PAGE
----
Biden says Nikki Haley is finished after New Hampshire primary loss
On Tuesday night, President Joe Biden acknowledged former President Donald Trump's commanding position in the Republican primary race.
Despite Nikki Haley's determination to persevere in her campaign, Biden's remarks signified an acceptance of Trump's strong lead, especially after his significant victory in New Hampshire.
Biden said, "It is now clear that Donald Trump will be the Republican nominee," as reported by the Daily Mail.
He added, "And my message to the country is the stakes could not be higher. Our Democracy. Our personal freedoms - from the right to choose to the right to vote ... all are at stake."
Biden's statement mirrors the expanding belief that the Republican primary is evolving into a foregone conclusion.
Trump's Momentum Builds
Trump's campaign, bolstered by his wins in both the Iowa caucuses and the New Hampshire primary, has gained a celebratory momentum.
Historical patterns suggest that a candidate who wins these initial contests typically secures the party nomination.
Trump, who won Tuesday's primary with a narrower margin than anticipated, nonetheless hosted a victorious event in Nashua, projecting confidence in his eventual nomination.
He highlighted the historical significance of his wins in Iowa and New Hampshire, asserting the improbability of his losing the nomination from this point.
The Waning Opposition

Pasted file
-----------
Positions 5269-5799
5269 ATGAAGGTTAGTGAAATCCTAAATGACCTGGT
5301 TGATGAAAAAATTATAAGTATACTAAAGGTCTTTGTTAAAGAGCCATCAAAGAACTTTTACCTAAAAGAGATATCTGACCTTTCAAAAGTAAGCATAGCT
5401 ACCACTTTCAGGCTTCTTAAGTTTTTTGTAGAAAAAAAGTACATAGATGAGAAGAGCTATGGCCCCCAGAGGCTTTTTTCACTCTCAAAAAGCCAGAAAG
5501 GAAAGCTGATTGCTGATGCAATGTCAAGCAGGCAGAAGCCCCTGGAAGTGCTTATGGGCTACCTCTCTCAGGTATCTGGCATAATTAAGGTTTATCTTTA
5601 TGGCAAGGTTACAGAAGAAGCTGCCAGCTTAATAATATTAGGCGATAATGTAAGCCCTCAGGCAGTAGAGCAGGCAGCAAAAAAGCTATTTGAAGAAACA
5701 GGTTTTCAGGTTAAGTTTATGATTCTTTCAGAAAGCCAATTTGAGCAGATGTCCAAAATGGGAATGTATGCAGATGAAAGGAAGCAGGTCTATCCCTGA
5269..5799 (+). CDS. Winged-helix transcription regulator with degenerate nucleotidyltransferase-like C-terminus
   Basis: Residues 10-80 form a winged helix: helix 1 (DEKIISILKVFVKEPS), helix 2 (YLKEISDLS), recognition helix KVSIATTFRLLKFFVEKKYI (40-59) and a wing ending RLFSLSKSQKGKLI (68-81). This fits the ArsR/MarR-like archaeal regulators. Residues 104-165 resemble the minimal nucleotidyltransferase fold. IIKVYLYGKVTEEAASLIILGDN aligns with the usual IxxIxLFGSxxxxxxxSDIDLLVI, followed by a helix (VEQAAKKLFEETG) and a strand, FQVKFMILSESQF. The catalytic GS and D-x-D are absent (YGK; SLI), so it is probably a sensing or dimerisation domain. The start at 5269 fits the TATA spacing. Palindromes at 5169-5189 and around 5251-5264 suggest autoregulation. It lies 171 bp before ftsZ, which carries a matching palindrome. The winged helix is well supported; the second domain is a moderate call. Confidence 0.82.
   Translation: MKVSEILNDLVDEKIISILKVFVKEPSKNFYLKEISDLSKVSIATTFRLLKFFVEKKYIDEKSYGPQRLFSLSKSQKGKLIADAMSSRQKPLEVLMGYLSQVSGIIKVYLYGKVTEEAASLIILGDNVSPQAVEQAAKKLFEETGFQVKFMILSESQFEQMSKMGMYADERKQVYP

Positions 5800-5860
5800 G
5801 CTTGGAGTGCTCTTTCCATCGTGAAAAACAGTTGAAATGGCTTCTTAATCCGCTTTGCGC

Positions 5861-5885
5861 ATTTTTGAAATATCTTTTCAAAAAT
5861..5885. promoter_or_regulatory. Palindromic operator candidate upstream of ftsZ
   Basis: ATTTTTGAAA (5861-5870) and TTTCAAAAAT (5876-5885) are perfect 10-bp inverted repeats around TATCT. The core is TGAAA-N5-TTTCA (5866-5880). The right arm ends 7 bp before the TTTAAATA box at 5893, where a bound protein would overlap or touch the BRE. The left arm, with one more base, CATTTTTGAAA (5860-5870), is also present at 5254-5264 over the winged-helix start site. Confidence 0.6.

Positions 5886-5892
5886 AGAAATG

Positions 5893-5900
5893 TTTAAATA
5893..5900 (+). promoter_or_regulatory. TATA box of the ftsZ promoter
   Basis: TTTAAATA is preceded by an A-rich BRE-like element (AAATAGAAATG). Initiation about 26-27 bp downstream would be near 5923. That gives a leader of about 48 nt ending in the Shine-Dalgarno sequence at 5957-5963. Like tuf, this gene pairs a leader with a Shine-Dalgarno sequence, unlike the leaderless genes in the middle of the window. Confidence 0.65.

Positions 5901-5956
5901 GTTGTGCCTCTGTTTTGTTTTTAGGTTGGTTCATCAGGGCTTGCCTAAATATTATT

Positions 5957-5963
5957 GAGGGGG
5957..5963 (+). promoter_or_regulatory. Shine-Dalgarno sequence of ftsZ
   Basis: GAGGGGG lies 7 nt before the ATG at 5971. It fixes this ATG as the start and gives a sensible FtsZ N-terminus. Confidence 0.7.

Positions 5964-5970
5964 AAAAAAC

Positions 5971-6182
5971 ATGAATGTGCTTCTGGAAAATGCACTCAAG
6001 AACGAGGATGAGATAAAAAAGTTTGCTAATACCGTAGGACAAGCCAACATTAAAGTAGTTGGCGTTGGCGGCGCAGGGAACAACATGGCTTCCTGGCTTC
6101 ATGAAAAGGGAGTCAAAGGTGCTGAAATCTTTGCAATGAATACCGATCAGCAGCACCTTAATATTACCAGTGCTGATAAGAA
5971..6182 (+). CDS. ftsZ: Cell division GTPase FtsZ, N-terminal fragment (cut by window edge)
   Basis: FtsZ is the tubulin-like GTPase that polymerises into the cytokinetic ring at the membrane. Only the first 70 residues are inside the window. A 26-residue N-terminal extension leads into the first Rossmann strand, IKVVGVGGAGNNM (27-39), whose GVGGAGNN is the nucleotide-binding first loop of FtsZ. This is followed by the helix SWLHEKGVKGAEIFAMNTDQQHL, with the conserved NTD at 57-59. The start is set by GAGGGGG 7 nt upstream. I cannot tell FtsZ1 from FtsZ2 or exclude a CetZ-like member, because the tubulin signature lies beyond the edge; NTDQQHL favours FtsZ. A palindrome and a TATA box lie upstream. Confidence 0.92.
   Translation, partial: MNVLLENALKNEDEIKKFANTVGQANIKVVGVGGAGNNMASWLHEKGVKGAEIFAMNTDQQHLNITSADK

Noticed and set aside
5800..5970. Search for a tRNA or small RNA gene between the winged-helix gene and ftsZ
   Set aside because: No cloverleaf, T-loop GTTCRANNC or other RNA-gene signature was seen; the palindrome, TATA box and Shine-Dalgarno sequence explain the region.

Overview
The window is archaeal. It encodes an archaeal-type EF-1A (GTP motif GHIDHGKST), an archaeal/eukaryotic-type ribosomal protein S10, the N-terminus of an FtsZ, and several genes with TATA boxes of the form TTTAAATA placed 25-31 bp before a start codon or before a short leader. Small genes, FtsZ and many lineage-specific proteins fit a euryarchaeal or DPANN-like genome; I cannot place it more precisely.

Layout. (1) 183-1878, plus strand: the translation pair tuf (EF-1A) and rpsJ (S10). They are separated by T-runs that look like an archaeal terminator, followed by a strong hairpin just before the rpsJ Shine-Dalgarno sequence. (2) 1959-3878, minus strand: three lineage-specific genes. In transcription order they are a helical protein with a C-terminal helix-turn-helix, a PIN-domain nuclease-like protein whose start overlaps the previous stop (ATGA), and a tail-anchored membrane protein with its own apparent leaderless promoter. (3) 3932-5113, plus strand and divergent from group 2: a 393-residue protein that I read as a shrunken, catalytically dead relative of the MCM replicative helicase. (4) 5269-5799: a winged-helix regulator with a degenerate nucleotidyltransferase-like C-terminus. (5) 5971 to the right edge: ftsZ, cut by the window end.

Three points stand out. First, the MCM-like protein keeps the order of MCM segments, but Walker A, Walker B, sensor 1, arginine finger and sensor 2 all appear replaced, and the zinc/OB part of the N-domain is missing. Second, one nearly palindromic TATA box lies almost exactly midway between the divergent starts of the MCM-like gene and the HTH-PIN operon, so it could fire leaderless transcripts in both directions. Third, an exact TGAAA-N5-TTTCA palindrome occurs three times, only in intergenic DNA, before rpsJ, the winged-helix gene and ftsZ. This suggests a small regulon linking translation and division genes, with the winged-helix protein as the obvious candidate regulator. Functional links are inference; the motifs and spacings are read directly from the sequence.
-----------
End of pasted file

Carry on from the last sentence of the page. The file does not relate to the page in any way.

The primary race has seen notable shifts, with Florida Gov. Ron DeSantis withdrawing just before the first votes in the state. Haley, facing skepticism from pollsters about her chances in upcoming states, is now contemplating her campaign's viability.
Trump's final rallies in New Hampshire were marked by a sense of inevitability, featuring appearances from former opponents such as Sen. Tim Scott (R-SC) and Vivek Ramaswamy.
Scott, addressing a crowd on Tuesday, declared the election effectively concluded, urging unity behind Trump as the party's nominee.
Broad Support for Trump
Trump's early victories demonstrate his ability to appeal to diverse Republican voters, from Iowa's conservative evangelicals to New Hampshire's moderate Republicans.
His New Hampshire win was described by Corey Lewandowski, a former campaign manager, as a compelling reason for Haley to reconsider her continued participation in the race.
Endorsements from figures like Republican donor Dan Eberhart and New York Rep. Brandon Williams evidence the growing support for Trump.
Despite these developments, Haley remains steadfast in her campaign, buoyed by her supporters' belief that the race is far from decided. However, she faces significant challenges ahead.
The Nevada caucuses, for instance, do not currently include her name, and in South Carolina, her home state, Trump leads substantially in polls.